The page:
Biomedical Microdevices: From Mechanical Structures to Implantable Sensors
Professor Mark G. Allen
School of Electrical and Computer Engineering
Georgia Institute of Technology
Atlanta, GA 30332-0250 USA
The use of microfabrication techniques to create mechanical structures and transducers, potentially in addition to electronic devices, has now developed into industrial practice: a manufacturing technology for microelectromechanical systems, or MEMS. Reflecting their manufacturing roots, MEMS typically share many features with integrated circuitry: batch fabrication economics, capability of high volume manufacture, and the potential to create devices on the micron scale or smaller (or larger overall devices with micron-scale or smaller enabling features). Although major applications of MEMS manufacturing technology are high-volume industrial and automotive sensors, these same manufacturing characteristics have been more recently exploited in the biomedical arena, where the high volume manufacture capability meshes well with disposable or one-time use, and the small size scales mesh well with many biological systems. However, some of the challenges in adapting 'traditional' MEMS technologies to these new applications include development of fabrication techniques for biologically-appropriate materials, biomedical microdevice packaging, and system partitioning issues, including integration with circuitry and supply of power. In addition to the technical challenges, the MEMS engineer working in these fields must interface efficiently with the medical community, understanding their needs and constraints, to produce useful devices. This talk will discuss the challenges of biomedical device fabrication and implementation, and illustrate through example how these challenges were overcome for selected biomedical microdevices: three-dimensional microvasculatures for microfluidic perfusion of tissue; biodegradable microneedles and interlocking biodegradable mechanical structures for drug delivery and microsurgery; and wireless implantable microsensors (currently in FDA trials) for monitoring of physical properties internal to the body.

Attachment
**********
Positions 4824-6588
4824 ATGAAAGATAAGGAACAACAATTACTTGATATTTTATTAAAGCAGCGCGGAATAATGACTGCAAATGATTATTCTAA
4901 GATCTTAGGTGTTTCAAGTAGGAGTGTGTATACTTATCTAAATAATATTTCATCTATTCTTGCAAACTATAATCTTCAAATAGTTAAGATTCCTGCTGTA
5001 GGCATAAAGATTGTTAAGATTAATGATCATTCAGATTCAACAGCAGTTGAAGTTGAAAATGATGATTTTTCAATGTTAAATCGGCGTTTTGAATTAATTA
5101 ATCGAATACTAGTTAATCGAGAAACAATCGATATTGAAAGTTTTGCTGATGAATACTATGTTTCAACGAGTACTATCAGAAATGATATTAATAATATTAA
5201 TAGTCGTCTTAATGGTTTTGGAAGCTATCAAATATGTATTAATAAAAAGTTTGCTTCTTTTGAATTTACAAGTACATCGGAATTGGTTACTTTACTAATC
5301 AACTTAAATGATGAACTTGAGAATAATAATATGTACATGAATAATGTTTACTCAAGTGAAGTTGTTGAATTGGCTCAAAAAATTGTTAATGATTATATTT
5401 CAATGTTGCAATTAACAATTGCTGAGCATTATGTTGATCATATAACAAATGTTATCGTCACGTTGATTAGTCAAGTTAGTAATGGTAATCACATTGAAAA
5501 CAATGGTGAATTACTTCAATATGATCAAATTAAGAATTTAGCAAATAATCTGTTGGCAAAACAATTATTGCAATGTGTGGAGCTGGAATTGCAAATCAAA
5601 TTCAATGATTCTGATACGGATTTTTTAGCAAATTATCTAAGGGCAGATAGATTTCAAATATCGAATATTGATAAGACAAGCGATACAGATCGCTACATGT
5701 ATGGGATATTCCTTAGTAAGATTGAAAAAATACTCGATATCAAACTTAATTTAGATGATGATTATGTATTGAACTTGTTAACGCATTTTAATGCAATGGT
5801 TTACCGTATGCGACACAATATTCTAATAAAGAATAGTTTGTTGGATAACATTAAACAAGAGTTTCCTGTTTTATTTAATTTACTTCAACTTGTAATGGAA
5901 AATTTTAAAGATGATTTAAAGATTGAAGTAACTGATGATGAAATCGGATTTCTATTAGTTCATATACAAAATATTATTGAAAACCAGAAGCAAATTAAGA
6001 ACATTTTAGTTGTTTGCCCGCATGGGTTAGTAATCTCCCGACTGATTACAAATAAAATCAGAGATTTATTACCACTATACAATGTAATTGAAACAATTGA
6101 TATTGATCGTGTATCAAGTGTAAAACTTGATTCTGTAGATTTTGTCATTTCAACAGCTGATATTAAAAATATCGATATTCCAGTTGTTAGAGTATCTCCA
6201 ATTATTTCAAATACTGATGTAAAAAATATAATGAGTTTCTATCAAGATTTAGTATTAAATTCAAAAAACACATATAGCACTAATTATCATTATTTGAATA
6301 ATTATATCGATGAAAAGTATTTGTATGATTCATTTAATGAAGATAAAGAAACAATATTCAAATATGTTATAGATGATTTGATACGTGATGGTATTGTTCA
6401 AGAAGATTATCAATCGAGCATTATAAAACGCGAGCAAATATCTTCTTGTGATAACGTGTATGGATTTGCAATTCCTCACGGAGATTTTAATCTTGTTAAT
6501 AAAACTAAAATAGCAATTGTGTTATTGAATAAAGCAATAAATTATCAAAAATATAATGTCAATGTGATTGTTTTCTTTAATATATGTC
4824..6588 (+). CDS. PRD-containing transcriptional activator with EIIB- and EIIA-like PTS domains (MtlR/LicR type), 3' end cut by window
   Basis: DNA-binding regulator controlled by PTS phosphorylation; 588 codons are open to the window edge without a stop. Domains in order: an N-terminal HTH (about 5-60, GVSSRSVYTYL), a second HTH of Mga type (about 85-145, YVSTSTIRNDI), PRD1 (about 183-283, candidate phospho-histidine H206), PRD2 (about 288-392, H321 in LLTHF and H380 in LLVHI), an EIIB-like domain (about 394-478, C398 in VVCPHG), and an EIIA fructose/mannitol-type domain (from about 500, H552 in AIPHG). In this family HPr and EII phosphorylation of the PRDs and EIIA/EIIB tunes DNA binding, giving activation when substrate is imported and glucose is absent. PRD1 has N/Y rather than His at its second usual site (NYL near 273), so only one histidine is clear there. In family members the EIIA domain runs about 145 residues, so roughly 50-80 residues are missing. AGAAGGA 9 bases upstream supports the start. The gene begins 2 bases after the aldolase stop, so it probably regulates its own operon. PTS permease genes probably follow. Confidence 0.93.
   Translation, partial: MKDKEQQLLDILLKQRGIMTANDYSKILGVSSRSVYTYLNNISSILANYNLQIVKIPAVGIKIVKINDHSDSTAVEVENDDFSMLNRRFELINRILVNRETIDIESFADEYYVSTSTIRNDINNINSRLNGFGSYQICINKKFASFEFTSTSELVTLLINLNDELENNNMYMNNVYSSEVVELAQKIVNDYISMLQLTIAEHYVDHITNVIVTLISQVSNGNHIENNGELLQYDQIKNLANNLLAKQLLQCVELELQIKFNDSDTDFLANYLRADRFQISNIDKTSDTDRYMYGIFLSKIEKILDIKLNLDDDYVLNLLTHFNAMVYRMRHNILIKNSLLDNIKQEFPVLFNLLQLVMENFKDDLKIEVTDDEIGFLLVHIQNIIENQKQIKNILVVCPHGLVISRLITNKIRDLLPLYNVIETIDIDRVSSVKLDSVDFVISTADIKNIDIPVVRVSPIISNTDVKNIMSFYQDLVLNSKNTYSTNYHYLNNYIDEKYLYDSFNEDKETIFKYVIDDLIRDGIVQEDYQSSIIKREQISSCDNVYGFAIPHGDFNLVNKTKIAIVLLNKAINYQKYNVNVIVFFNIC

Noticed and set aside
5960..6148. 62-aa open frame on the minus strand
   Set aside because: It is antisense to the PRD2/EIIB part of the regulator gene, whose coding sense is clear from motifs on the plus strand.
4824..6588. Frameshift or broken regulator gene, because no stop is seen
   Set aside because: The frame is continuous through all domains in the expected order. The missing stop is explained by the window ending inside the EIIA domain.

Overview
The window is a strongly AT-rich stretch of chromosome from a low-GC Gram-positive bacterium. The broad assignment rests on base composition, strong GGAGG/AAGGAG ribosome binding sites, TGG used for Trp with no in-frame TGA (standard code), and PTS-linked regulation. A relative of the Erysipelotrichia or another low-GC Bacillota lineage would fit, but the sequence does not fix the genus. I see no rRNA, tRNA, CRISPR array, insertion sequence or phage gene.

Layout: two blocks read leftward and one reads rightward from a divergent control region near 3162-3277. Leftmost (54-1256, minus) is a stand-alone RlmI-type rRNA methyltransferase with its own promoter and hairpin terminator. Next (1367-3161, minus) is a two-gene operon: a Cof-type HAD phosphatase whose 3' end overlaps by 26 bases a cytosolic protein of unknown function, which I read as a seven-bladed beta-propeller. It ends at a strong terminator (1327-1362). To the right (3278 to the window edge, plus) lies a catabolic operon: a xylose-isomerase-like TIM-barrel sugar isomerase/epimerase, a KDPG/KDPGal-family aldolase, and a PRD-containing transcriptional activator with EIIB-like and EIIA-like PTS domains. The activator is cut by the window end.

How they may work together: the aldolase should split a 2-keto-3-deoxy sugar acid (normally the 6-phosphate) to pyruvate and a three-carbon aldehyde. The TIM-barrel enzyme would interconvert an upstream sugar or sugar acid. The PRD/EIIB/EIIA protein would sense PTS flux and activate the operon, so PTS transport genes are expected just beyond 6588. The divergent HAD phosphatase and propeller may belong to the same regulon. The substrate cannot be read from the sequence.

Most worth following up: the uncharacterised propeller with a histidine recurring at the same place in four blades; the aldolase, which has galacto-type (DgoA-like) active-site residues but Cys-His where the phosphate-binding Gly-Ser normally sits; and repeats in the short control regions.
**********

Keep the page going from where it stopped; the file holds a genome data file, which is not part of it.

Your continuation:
Mark G. Allen holds the J.M. Pettit Professorship in Microelectronics in the School of Electrical and Computer Engineering at the Georgia Institute of Technology, and a joint appointment in the School of Chemical and Biomolecular Engineering. He joined Georgia Tech in 1989, after receiving the Ph.D. (1989) in Microelectronics and S.M. (1986) in Chemical Engineering from the Massachusetts Institute of Technology, and B.S.E. and B.A. degrees in Electrical Engineering, Chemical Engineering, and Chemistry from the University of Pennsylvania. Professor Allen's research interests are in the area of microfabrication and nanofabrication technology, with emphasis on new approaches to fabricate structures, sensors, and actuators with characteristic lengths in the micro- to nanoscale from both silicon and non-silicon materials. Examples include micromagnetics, bioimplantable microdevices, high temperature sensors, small-scale power generation, compact actuators, fluidic microvasculatures, and the use of microstructures to create nanostructures.